The BioLogos website has a static page titled “What does the fossil record show?,” which would naturally lead one to expect that if you read the page, then you’ll learn what the fossil record shows. What’s odd about the page is that the page makes no mention whatsoever of the Cambrian explosion. This is despite the fact that Robert L. Carroll calls the Cambrian explosion “[t]he most conspicuous event in metazoan evolution”: The most conspicuous event in metazoan evolution was the dramatic origin of major new structures and body plans documented by the Cambrian explosion. Until 530 million years ago, multicellular animals consisted primarily of simple, soft-bodied forms, most of which have been identified from the fossil record as cnidarians Read More ›
Previously I noted that BioLogos has created a taxonomy of various viewpoints in the debate over origins that First Things blogger Christopher Benson called “helpful”. Given how badly it misrepresents ID, in my view it is anything but. Previously I showed that ID finds its supporting evidence in the fields of cosmology/physics and biology, thus refuting BioLogos’s mistaken assertion that “Intelligent design (ID) proponents believe that much of modern science is wrong and must be rejected because of its naturalism.” Let me reiterate two more points I made in response Benson’s orginal post: 2. The BioLogos taxonomy states: “The term Intelligent Design, although appropriated by these science critics, is used in many ways and is embraced by the first 5 Read More ›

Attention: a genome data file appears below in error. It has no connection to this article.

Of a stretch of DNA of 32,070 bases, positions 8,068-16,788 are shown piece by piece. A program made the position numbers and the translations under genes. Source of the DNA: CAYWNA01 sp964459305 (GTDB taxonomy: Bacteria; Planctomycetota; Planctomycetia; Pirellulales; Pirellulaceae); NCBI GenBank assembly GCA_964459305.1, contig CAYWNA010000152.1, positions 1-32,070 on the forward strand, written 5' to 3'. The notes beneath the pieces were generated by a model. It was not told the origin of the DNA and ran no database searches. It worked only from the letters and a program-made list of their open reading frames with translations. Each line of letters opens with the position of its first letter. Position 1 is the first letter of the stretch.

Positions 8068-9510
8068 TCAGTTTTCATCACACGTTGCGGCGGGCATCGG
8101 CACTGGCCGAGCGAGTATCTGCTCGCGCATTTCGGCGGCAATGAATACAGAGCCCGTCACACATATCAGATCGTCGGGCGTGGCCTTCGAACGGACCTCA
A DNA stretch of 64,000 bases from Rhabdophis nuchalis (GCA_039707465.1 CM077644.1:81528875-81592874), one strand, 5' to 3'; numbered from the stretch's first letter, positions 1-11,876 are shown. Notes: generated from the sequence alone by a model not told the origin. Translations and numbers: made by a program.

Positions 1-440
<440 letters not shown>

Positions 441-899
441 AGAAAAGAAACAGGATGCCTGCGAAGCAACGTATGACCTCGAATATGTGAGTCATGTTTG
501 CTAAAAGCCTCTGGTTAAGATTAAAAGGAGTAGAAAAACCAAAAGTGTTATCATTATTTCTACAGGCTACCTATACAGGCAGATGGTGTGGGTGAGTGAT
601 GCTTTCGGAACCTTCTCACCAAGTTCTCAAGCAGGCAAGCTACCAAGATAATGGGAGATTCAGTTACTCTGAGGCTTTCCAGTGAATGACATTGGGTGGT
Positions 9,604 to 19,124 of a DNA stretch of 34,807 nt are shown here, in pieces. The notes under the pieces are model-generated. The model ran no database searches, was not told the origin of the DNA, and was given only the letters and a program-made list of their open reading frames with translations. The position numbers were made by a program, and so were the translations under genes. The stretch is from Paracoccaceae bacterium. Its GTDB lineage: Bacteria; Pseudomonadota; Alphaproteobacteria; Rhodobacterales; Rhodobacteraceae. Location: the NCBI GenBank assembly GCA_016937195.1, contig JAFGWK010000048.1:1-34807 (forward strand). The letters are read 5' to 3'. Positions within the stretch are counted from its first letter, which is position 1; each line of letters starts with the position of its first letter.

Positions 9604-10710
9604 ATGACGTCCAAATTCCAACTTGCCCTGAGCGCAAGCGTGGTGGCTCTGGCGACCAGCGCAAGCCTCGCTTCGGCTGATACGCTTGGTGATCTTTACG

Whether you agree with ID or not, you can’t deny that ID proponents have spent a lot of energy making scientific (not merely philosophical) criticisms of neo-Darwinism. BioLogos tries to frame ID as an entirely philosophical critique. That is simply inaccurate.
David Opderbeck, Professor of law at Seton Hall University School of Law, has in the past offered some insightful criticisms of the Dover ruling, including the facts that Judge Jones: “misrepresents key ID arguments by stating that they are only negative arguments against evolution rather than positive evidence for design” “went far beyond the case / controversy at hand by giving his primer on whether ID is ‘science’” used “criteria for determining what constitutes ‘science’” that seemed “muddled and dangerous” “misrepresents the merits of key ID arguments, in particular irreducible complexity” Now over at the pro-Darwin BioLogos blog, Professor Opderbeck writes “In Defense of Dover.” Well, only sort of. Professor Opderbeck qualifies his post’s pro-Judge Jones title, stating: “I still Read More ›